The Seed, the Root, and the Poisonous Fruit of the Overpopulation Myth
by Nancy E. Head
I walked through the local mall one day in 1979. I was large enough with my third child for her presence to be obvious. I wore my favorite maternity shirt, red and stating in bold letters: "Yes sir, that's my baby!" with an arrow pointing down toward the child in utero.
I pushed a grocery cart carrying three other children, my two already born and my nephew, a few months older and larger than my son but with hair the color of my daughter's. She was the tallest of the three.
It was conceivable for observers to assume the three children in the cart were all mine born in quick succession. The eyes of many observers told me they assumed exactly that.
And such an assumption was not a positive one.
I could almost hear them thinking: "She has too many children."
Nineteen seventy-nine, you may recall, came eleven years after Paul (and Ann) Ehrlich published The Population Bomb assuring us that we would soon be starving because the earth would not be capable of feeding so many. Most ominously, according to the Ehrlichs, it was already too late.
“The battle to feed all of humanity is over. In the 1970’s and 1980’s (sic) hundreds of millions of people will starve to death in spite of any crash programs embarked upon now.”
By 1979 people had so embraced apocalyptic premonitions that they perceived me as immoral for seeming to have produced four children in short order.
Thomas Robert Malthus planted the seed of the fear of overpopulation in 1798. He calculated that the population would grow more quickly than food supplies. The world didn't check his math, and didn't seem to notice the failure of his prediction that "there would be standing room only on this earth by the Year of Our Lord, 1890." Perhaps more than any other philosophy, Malthus's assertions that too many babies cause disaster became assumed "truth".
Preventing overpopulation and certain starvation became a moral imperative.
It proved to be a convenient imperative for governments wanting to blame births rather than natural disasters or government decisions for food shortages.
China was one country whose government bought into the Ehrlichs' theories, completely, officially, and expediently. In the aftermath of a deadly famine, the government looked to shift the blame from unwise policies that caused the deaths of as many as 45 million.
The One-Child Policy China adopted in 1980 required couples to get permission to give birth. With rare exception, the government would grant permission only once.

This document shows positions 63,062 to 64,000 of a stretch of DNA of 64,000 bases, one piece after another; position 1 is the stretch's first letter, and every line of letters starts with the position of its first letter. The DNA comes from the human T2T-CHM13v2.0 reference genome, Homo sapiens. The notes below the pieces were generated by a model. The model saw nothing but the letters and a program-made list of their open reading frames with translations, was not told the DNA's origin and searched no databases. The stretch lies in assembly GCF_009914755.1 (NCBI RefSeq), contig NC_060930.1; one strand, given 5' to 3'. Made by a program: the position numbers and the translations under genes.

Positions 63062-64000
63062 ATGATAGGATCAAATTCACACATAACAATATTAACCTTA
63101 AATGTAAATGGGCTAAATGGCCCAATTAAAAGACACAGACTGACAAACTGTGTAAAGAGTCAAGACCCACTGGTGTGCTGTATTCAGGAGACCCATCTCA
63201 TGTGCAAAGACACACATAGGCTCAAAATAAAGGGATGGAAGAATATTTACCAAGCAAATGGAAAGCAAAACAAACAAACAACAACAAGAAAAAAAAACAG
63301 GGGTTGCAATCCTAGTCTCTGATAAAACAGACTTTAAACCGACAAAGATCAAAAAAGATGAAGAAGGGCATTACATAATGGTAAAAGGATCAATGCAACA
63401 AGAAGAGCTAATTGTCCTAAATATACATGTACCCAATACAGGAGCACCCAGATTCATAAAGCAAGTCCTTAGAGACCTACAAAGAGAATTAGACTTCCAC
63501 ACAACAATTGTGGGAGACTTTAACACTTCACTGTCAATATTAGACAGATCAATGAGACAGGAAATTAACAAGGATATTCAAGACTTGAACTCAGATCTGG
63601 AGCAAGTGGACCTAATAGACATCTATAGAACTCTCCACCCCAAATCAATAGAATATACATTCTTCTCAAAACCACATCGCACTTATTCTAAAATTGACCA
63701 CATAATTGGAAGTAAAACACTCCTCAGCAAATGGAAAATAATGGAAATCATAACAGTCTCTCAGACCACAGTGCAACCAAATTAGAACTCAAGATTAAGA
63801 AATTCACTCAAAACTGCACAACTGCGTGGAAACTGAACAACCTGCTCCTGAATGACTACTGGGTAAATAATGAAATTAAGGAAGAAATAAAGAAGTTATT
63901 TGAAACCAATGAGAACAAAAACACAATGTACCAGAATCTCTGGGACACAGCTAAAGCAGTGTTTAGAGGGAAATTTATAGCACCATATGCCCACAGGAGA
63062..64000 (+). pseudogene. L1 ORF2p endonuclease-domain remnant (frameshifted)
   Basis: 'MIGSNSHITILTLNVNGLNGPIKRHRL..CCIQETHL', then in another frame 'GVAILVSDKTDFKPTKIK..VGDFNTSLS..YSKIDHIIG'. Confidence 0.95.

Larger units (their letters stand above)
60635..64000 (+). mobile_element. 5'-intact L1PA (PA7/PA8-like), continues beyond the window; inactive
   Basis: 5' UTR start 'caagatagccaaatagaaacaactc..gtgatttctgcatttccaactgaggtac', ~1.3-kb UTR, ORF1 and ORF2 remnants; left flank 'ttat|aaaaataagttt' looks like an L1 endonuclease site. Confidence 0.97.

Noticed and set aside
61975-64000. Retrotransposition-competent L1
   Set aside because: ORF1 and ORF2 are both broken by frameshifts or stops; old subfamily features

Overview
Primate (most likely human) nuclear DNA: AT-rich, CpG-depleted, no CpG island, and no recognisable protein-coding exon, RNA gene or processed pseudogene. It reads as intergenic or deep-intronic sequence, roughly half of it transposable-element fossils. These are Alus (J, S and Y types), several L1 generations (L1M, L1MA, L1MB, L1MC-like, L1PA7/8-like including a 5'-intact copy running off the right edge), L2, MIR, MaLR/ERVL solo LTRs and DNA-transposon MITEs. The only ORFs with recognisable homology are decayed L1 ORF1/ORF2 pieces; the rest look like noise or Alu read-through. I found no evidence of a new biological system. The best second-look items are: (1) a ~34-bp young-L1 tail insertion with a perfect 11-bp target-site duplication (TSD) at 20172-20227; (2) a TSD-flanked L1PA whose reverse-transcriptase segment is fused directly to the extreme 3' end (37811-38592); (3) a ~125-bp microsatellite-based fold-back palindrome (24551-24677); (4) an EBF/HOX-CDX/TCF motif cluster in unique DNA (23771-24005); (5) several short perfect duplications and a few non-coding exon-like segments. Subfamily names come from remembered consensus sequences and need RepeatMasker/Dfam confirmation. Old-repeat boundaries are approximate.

That's when the law of unintended consequences kicked in.
Because of the cultural preference for sons, sex-selection abortion became pervasive, and a population imbalance ensued.
“The gender gap only started to soar in 1982, when . . . [China] started to strictly implement the birth control policy that allowed families to have only one child. The preference for boys over girls – boys could perform hard labour and were favoured in inheritance of land in rural areas – encouraged selective abortions that pushed the ratio of boys from 108.47 in 1982 to above 115 since 1994. It peaked nationally in 2004 with 121.2 boys born to every 100 girls, and some provinces even recorded ratios of 130. Demographers estimate that between 20 to 34 million more boys than girls were born in the past three decades.”
The population imbalance in China ignited the exploitation of North Korean women by the tens of thousands. "Women", by the way, includes girls as young as 12 who have endured forced marriages or a form of conscription into the prostitution or porn industries.
It would take less than 40 years for China to realize its population policy mistake. By 2015, people would be not only allowed but encouraged to have two children, and now, three.
Today, countries like Finland, Estonia, Italy, Japan, and Australia are paying couples to have children. China is considering following suit. But despite the incentives, people are choosing to have fewer children.
Throughout history, children were a blessing although, aside from Judeo-Christian and Islamic cultures, parents often rejected baby girls and the handicapped.
In mostly rural America until the late nineteenth century, children were helpers who would eventually inherit the land and work it with their own children.
During industrialization, much of America's population transitioned from the countryside to the city.